India's services sector expanded for the ninth straight month in July as new orders grew at a steady pace but firms were less optimistic about the future, a business survey showed on Friday.
The HSBC Purchasing Managers' Index for the services sector, which gauges the activity of hundreds of Indian companies, slipped to 54.2 in July from June's 54.3.
The index for the sector, which makes up nearly 60 percent of the Indian economy, has held above the 50 mark that separates growth from contraction, since November last year.
"Service sector activity grew at a steady pace in July, with growth in new orders and employment holding up," said Leif Eskesen, an economist at HSBC.
The survey showed order books grew at the same clip as June, prompting businesses to increase their workforces at a similar pace as in the previous month.
But sagging demand from India's major trading partners abroad - the United States, the euro zone and Britain - dented hopes for the future among Indian companies in July.
The index measuring business expectations, a gauge of what firms think conditions will be like in a year's time, fell to 69.5 from 72.9 in June.
Indian firms are also losing confidence because of the government's inability to push through long-pending policy reforms such as foreign direct investment in the supermarket and airline sectors.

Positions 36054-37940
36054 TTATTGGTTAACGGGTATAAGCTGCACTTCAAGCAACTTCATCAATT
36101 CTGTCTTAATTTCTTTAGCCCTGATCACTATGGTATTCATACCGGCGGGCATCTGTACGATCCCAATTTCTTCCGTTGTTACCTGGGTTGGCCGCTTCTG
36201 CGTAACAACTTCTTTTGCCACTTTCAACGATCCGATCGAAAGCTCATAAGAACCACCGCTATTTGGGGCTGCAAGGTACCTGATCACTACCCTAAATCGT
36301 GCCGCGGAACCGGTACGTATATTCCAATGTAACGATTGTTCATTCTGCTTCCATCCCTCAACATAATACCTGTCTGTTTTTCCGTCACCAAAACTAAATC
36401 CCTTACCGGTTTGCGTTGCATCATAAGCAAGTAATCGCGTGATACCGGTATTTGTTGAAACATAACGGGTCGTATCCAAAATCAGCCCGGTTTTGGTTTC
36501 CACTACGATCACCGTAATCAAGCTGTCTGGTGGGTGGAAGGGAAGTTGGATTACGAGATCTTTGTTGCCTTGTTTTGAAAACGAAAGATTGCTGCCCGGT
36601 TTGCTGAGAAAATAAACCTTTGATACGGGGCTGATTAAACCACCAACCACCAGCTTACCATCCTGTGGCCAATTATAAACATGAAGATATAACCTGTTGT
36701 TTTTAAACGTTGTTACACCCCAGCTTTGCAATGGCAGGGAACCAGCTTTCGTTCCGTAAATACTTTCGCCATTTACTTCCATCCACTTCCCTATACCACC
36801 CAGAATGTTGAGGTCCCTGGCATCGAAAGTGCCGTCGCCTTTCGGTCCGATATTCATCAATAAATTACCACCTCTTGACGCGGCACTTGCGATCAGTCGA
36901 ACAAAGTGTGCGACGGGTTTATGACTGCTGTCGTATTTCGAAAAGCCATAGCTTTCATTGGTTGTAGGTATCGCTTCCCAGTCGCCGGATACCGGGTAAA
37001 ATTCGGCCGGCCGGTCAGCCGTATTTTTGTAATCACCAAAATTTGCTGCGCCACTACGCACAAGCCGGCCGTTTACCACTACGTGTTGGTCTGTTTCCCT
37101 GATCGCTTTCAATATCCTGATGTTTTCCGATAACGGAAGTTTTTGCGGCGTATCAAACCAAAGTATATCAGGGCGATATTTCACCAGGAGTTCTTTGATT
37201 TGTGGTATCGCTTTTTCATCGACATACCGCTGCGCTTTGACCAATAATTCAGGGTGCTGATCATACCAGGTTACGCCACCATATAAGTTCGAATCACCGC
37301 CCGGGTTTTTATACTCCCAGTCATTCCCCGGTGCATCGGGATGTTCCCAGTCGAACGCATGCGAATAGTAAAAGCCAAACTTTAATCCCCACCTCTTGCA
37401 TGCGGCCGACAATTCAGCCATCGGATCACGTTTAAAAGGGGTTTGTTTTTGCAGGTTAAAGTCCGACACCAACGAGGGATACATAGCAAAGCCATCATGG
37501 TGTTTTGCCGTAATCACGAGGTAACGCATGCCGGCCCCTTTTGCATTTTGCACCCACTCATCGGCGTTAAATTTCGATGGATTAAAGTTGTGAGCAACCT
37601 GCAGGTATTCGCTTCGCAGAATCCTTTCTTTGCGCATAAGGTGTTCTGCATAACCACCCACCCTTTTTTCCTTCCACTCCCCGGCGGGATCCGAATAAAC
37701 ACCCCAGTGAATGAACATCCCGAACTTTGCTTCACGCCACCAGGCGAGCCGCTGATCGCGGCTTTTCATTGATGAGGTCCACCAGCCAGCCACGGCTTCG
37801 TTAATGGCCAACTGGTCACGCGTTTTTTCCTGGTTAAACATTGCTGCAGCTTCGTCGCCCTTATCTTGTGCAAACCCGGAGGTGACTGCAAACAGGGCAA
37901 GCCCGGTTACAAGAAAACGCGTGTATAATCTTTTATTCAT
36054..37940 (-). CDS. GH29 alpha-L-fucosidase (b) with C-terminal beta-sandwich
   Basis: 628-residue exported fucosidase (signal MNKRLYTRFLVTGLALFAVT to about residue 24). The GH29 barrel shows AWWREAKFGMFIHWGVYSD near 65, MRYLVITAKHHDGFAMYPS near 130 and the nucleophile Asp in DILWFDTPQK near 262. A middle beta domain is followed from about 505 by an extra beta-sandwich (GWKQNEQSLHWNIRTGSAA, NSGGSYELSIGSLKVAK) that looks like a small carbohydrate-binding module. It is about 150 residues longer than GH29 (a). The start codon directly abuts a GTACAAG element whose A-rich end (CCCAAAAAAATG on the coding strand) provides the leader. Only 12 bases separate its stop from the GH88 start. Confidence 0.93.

Economic growth which fell to its lowest in almost a decade in the Jan-March quarter. India's economy grew 5.3 percent in the three months to March - a far cry from the near double digit rates before the financial crisis started in 2008.
Faltering economic growth prompted the Reserve Bank of India to leave its repo rate unchanged at 8 percent earlier this week, after cutting it by a more than expected 50 basis points in April, as high inflation remained a concern.
"With inflation risks still lingering despite the slowdown and policy action out of Delhi so far insufficient, the RBI has little room to manoeuvre," Eskesen said.
India's headline inflation rate fell to 7.25 percent on an annual basis in June from 7.55 percent in May but because of a faltering monsoon - key to volatile food prices - that could pick up again.
In its latest projections the central bank also raised inflation forecasts for the fiscal year ending March 2013, expecting the disappointing monsoon to impact prices.
However, suggesting temporary relief, the input prices sub-index of the PMI survey fell to its lowest since October 2011.
A pick-up in prices from here would weaken calls for policy easing to help pull Asia's third largest economy back from a slowdown.
Northern India suffered one of its worst blackouts in history in the past week as power grids across a dozen states collapsed, leaving over half of the country's 1.2 billion population without electricity for days.
The July survey of manufacturing activity showed the sector grew at its weakest pace since last November, hit hard by a fall in export orders and a slump in output.